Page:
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How I impressed QPR boss Ian Holloway and why I still get the tube to matches: Paul Smyth


By Paul Ferguson

As a young professional footballer living in the bright lights of London, west Belfast lad Paul Smyth could easily get carried away after the seismic year he has just enjoyed.

The fear of failure is keeping him grounded, though. He knows he may never be given a second chance.

Twelve months ago, the then 19-year-old was still playing Irish League football for Linfield. Despite his diminutive frame, he was a big fish in a small pond.

Smyth needed a breakthrough and it came in the form of Championship club Queens Park Rangers, who signed the striker on a two-year deal last August.

Since then, he has gone on to score on his QPR debut against Cardiff City on New Year's Day and followed that up with a further seven starts and six substitute appearances along with a second goal in a 4-2 win over Sheffield Wednesday.

Smyth caught the eye of Michael O'Neill, who fast tracked him into his senior squad for the South Korea friendly in March and, after being given an eight minute role cameo role, the former Linfield hero ended up scoring the winner with just his fourth touch of senior international football.

Now the exciting forward has been rewarded for his efforts with a second cap against Panama.

As the 20-year-old chats enthusiastically and candidly in Northern Ireland's plush Panama City hotel, 5000 miles from home, Smyth is aware that he is living the dream.

"I'm just trying to keep myself calm because it's all hit me at once, it really has just flown in," he admits. "It's been an incredible year, I've loved every minute - but at times it has been tough because moving away from home is a big deal.

"I was 19 and I know a lot of people don't think that is that young but I think it's big moving away from your family. Once I got there I knew I had to make the most of it - I thought if I go home now, I'll never get to taste it again.

"But I don't think I'll ever forget my first training session. I was supposed to train with the under-23s and they had a game, however I wasn't registered to play then. So I had to train with the first team and it was small-sided games.

"I was just running around trying to kick everyone because I wanted the manager (Ian Holloway) to know who I was. I was just being a nuisance. Ever since that day, he kept me with the first team squad. He gave me a chance against Cardiff and I just tried to play that game as though I was playing for Linfield. I've been flying ever since."

With the Blues, Smyth prided himself on being one of the fittest members of the squad, but he was given a rude awakening during his first week of professional football when he realised his levels were nowhere near what QPR required.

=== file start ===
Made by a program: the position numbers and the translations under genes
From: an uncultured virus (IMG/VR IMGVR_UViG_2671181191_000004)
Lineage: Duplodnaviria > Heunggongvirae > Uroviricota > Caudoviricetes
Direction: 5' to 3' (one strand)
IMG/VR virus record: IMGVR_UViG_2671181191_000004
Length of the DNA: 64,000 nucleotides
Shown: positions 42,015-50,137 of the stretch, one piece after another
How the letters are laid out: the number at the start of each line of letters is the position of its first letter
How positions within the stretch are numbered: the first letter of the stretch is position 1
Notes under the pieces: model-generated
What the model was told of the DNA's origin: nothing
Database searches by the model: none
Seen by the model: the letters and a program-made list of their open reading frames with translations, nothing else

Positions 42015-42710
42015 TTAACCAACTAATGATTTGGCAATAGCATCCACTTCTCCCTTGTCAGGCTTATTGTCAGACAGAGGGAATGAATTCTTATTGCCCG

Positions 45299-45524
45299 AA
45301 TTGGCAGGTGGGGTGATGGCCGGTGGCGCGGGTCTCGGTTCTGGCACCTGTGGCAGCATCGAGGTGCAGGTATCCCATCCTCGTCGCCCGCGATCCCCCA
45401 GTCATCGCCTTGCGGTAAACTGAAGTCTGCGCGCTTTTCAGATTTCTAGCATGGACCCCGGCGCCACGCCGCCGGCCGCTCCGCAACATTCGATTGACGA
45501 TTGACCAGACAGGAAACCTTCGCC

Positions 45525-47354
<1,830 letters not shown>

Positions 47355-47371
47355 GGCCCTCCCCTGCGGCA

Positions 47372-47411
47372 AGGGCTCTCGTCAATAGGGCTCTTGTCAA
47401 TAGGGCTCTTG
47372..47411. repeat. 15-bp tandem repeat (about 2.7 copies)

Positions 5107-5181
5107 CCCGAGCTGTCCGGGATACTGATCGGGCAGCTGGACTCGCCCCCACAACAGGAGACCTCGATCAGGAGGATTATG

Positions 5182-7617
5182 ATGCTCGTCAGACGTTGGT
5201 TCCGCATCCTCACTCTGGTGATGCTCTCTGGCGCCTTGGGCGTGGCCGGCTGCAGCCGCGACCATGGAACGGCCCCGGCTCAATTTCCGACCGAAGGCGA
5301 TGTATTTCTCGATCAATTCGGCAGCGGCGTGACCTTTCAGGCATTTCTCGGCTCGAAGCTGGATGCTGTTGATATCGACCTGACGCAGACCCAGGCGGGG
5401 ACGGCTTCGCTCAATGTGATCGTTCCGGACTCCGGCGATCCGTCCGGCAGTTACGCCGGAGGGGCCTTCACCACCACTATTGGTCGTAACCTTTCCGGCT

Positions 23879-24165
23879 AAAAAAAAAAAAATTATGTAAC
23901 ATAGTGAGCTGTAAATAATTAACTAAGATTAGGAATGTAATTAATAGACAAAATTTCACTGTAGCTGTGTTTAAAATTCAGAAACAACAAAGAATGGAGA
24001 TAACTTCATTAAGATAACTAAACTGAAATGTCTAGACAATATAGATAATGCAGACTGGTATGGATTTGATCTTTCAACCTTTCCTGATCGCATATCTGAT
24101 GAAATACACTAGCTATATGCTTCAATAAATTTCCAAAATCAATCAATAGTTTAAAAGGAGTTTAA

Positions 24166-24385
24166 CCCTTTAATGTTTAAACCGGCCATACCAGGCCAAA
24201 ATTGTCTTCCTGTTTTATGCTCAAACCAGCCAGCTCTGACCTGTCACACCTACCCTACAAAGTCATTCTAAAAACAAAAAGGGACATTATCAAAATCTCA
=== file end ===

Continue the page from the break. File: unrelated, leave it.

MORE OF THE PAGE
"The difference in fitness levels was the first thing I noticed apart from the physical strength," states Smyth. "It was a joke - it felt like I was unfit to what their standards are. I had to work hard, take a few extra hours in the gym, try and build up my fitness gradually. I couldn't do too much as I didn't want to burn myself out but I had to put the extra hours in.

"I feel myself getting there and hopefully this pre-season will improve me even more."

Smyth, even after a year in the professional ranks, also needs to bulk up and increase his 60kg frame. QPR have given him his own individual diet and fitness programme, but he admits he really struggles to put on weight and he has also doesn't want any additional bulk to affect his great attribute - his pace.

"I have my own individual fitness programme, not because I'm weak or anything like that. It's just because I'm small, smaller compared to other players," adds Smyth, who is this week rooming with another Irish League hopeful, Gavin Whyte.

"QPR have everything there to make you the best player you can be and, even though the jump from Linfield to professional football has been ridiculous, what I try and do is embrace it and reach the targets I have set myself."

Smyth has been helped on his professional journey by girlfriend Rebecca Wallace, who moved over to London with him and shared his new life experiences.

He remarks: "I'm right in the centre of London - it's a massive, massive city. So much bigger than Belfast. One thing I obviously miss is family but what I keep telling myself is that they are a phone call away or 50 minutes on the plane.

"But it's massive having my missus with me - I think that she played a big part in making me settled. I don't think she liked it at the start because she's very close to her mum but she's got a job at a school and absolutely loves it now.

"London is massive and there's so many things to do. But in actual fact I don't go out that much in the centre of London anymore because you are constantly being barged out of the way. However, I still get the tube to games. Nobody knows who I am yet so I'm able to travel the three stops in my QPR tracksuit and no-one seems to bother me. People probably think I'm a wannabe or a supporter decked out in a tracksuit."

With a positive, disciplined and infectious attitude, Smyth is on the right track for even greater success.

And by staying true to his Belfast roots, he's most certainly not going to get carried away.

Our coverage of Northern Ireland's tour to play Panama and Costa Rica is brought to you in conjunction with BetMcLean.

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